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Mistakes in a stat laboratory: types and frequency.

INDEXING TERMS: total quality management * emergency medicine * clinical audit

Quality and accountability are the focus of current concern in laboratory medicine. Mounting evidence indicates that reliability cannot be achieved in a clinical laboratory through the mere promotion of accuracy in the analytical phase of the testing process. Laboratorians have long realized the importance of monitoring all steps in laboratory testing to detect and correct defects. However, most of their attention has been directed toward detecting and correcting defects in the analytical portion of the testing process, such that analytical mistakes now account for <10% of all mistakes. Ross and Boone found that mistakes made in laboratory testing were distributed as follows: preanalytical 46%, analytical 7%, and postanalytical 47% [1]. Similar data were obtained by Bachner et al. in a CAP Q-probe study on blood bank quality-assurance practice [2] and, more recently, by Boone et al. in a survey on transfusional medicine [3].

The application of Total Quality Management to laboratory testing requires that the total process, including preanalytical and postanalytical phases, be managed so as to reduce or, ideally, eliminate all defects within the process. Reports in the literature disagree as to the frequency of mistakes in the clinical laboratory. The error ratio is often stated as 1:1000, but other studies show a frequency of 1:100 [4]. As observed by Goldschmidt and Lent [5], to a certain event the difference depends on the fact that ~75% of any test results within the clinical laboratory are, in general, normal and any interchange will be unnoticed and have no effect on the thinking process of physicians or on the well-being of patients. Of the remaining 25% of mistakes, half are so absurd that they are recognized by the requester as useless information, and are therefore not taken into account in any medical decisionmaking. However, the remaining 12.5%, i.e., 1:800 to 1:8000, may cause an erroneous medical decision.

The aim of this study was to evaluate the frequency and types of mistakes in our laboratory so as to identify the most critical steps in the analytical testing process and to plan a corrective strategy. We defined a "mistake" as any defect during the entire testing process, from ordering tests to reporting results, that influenced in any way the quality of the laboratory service.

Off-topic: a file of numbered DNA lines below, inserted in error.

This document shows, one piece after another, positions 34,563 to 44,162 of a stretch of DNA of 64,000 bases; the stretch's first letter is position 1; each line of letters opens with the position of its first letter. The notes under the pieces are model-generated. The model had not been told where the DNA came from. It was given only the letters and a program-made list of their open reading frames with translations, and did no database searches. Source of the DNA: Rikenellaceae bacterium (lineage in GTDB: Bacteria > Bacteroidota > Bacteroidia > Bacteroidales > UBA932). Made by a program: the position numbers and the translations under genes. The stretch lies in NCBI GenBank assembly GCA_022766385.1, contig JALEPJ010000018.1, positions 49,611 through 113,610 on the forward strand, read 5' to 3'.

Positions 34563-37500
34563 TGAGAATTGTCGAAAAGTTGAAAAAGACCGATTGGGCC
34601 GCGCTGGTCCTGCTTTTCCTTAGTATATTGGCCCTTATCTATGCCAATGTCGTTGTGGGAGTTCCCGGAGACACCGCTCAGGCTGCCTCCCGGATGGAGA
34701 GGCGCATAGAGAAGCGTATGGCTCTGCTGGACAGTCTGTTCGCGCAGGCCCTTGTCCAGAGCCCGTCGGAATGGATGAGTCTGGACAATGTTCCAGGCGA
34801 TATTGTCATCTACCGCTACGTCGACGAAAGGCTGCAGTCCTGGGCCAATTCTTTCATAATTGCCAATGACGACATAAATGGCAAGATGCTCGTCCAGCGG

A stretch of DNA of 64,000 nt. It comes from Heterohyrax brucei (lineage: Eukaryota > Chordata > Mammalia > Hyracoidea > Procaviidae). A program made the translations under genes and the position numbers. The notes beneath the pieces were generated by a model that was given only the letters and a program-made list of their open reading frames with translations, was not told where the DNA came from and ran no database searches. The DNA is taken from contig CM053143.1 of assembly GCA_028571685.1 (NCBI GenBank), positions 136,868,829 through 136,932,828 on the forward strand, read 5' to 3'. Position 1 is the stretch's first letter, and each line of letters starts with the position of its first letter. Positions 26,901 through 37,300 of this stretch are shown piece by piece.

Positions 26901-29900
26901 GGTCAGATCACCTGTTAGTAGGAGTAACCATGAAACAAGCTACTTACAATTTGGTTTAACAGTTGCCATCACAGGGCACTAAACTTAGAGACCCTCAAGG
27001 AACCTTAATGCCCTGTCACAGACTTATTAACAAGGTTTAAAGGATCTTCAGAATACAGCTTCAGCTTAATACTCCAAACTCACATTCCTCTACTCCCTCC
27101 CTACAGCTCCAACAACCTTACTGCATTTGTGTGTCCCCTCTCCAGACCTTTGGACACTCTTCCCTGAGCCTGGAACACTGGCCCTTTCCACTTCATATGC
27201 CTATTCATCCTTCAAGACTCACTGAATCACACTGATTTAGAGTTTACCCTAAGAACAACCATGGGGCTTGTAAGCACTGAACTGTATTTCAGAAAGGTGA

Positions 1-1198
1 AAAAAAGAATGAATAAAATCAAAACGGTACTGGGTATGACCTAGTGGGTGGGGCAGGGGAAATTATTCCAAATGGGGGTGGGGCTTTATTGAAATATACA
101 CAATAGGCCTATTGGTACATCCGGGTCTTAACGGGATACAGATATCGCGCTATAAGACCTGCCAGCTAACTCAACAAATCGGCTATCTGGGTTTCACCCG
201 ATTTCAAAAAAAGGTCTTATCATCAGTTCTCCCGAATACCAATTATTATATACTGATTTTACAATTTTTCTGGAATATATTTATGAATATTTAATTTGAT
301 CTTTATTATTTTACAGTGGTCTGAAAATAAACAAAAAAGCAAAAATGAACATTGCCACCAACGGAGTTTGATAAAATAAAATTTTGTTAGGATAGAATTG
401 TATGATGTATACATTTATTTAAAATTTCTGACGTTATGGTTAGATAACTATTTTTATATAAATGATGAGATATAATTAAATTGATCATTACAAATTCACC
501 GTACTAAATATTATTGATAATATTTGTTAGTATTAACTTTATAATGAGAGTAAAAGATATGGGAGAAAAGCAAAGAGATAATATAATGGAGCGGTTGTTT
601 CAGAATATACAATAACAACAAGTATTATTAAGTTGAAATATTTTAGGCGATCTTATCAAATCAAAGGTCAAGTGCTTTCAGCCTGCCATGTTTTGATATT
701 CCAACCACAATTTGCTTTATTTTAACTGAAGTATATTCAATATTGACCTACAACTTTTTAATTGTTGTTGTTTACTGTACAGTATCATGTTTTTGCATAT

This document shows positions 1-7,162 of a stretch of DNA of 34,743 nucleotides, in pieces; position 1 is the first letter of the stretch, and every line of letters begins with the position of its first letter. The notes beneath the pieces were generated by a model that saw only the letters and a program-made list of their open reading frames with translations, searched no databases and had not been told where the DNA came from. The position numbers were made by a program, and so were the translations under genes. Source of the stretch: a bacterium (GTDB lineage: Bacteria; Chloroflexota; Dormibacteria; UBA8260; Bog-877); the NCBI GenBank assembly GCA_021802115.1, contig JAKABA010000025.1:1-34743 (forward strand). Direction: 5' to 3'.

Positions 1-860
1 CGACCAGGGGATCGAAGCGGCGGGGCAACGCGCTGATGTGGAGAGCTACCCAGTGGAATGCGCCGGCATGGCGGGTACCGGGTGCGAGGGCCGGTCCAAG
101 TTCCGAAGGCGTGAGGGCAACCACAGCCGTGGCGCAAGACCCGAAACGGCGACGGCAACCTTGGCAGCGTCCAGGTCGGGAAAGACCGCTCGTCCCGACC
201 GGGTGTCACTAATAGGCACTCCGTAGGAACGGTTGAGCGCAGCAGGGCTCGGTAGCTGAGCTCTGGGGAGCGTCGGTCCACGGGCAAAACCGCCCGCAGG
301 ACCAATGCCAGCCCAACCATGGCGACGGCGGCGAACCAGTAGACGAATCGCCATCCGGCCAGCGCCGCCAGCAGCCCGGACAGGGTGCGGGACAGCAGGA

To overcome some previously described limitations and to ascertain the number and type of medically recognized mistakes, we designed a prospective study, selecting the following: (a) the emergency department of the laboratory, in which the percentage of results in the reference interval is only ~50%, and an immediate clinical evaluation of results is presumed to occur; (b) a highly accurate intralaboratory medical validation of data, taking into account all potential mistakes that cannot usually be detected; and (c) four cooperating departments, in which the physicians and nurses were willing to make an appraisal of laboratory findings, paying maximal critical attention.

We excluded all mistakes identified by routine quality-assurance procedures and amended before the final reporting of results, because they did not lead to giving erroneous information to clinicians.

Materials and Methods

The Department of Laboratory Medicine of the University-Hospital of Padua is a large laboratory service providing tests for clinical chemistry, hematology, coagulation, and immunology. The laboratory serves a hospital with 2900 beds and highly specialized care units, including organ transplantation.

The Stat Service, which is a part of the Laboratory Department, performs 1.4 X [10.sup.6] tests per year with individual spaces, instruments, and staff. Clinical chemistry analyses are performed with Ektachem 950 (Johnson & Johnson Clinical Diagnostics, Milan, Italy) and Synchron CX7 analyzers (Beckman Analyticals, Milan, Italy); hematology is performed with one Coulter STKS and one H3 analyzer (Bayer Divisione Diagnostici, Milan, Italy); coagulation with an ACL 3000 (IL, Milan, Italy); toxicology and drugs with an ACA star (Dade Diagnostics, Milan, Italy) and an Abbott Diagnostics (Rome, Italy) TDx.